Figure 17. Heat Flow Contours of the United States

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  • Note: Drawing not to scale. Heat flow contours are patterned in intervals of 20 milliwatts per square meter (mW/m2). Highest temperatures will be associated with areas that have both high heat flow and rock strata with high thermal conductivity. The area along the San Andreas fault has moderate to high heat flow. In fact, The Geysers geothermal system is associated with the tectonic effects of the San Andreas fault system. The Sierra Nevada Mountains are notable as one of the lowest heat flow and crustal temperature areas on earth. A milliwatt (thermal) is a unit of power in the metric system, expressed in terms of energy per second. See "Watt (Thermal)" in the Glossary.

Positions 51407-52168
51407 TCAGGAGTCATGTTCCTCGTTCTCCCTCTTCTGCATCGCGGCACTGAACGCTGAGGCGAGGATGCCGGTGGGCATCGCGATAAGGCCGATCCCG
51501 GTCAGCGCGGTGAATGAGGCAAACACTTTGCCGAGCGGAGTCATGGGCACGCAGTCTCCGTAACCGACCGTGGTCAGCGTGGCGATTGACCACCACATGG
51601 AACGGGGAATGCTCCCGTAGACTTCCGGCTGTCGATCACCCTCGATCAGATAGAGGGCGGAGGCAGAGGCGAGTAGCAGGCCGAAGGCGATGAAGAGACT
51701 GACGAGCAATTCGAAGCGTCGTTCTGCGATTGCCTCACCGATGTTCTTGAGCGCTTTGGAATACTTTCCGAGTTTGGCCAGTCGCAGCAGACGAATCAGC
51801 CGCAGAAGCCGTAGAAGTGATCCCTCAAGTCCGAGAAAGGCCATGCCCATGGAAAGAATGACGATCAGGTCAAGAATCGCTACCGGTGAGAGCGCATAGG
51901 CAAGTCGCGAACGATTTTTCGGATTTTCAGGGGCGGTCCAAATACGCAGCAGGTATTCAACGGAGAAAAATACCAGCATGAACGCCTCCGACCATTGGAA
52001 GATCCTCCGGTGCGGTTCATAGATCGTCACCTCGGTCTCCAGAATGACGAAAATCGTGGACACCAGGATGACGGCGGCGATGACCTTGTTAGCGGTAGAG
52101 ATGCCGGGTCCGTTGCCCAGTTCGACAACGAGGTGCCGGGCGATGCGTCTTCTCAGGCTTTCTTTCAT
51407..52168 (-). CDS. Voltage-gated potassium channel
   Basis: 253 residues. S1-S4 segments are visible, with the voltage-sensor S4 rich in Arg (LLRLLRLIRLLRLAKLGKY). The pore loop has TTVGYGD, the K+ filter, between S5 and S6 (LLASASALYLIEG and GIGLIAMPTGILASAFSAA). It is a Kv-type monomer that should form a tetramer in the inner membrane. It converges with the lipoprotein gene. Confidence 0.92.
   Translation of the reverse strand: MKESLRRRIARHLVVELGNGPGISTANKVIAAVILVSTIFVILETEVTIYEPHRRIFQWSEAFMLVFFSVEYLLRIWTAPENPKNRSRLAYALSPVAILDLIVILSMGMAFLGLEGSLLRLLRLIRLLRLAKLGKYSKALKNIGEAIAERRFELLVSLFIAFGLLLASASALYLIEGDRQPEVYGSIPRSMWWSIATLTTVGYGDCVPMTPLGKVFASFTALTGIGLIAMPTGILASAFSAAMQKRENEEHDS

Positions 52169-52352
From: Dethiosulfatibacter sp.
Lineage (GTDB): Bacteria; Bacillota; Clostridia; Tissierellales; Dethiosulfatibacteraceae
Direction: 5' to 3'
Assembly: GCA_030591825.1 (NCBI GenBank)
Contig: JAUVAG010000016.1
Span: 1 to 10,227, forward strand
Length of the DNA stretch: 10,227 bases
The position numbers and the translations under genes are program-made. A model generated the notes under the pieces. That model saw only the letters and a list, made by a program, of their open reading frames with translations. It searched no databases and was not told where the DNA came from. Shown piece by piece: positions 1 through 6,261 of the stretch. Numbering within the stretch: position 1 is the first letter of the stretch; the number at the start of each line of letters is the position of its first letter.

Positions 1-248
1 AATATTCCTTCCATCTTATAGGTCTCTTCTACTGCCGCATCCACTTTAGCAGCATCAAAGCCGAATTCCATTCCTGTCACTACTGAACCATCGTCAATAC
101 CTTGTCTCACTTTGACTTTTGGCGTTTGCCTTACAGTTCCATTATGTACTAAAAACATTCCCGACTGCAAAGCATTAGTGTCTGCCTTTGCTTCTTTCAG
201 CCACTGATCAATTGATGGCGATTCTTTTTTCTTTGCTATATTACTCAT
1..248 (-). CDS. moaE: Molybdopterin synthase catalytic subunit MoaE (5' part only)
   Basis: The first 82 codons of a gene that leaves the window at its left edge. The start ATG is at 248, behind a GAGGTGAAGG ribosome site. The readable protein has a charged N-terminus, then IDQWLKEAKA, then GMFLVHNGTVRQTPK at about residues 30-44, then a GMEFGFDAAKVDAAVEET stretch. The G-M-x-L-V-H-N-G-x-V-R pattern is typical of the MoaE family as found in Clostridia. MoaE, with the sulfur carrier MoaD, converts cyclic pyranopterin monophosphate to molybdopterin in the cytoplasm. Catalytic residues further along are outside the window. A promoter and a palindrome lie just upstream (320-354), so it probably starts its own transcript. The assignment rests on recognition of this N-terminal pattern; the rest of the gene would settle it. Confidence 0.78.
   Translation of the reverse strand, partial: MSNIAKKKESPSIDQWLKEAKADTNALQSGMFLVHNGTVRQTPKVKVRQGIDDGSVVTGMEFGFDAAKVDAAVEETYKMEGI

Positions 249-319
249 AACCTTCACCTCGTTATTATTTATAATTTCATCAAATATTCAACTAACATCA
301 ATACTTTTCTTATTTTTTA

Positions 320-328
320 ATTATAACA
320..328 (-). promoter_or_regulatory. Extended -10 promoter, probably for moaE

Source: Energy Information Administration, Geothermal Energy in the Western United States and Hawaii: Resources and Projected Electricity Generation Supplies, DOE/EIA-0544 (Wasington, DC, September 1991); Modified after the Geothermal Map of North America, prepared as part of the Geological Society of North America Decade of North America Geology (DNAG), from Blackwell, D.D., and Steel, J.L., Mean Temperature in the Crust of the United States for Hot Dry Rock Resource Evaluation (Southern Methodist University, May 1990), pp. 6-8, updated by D.D. Blackwell.

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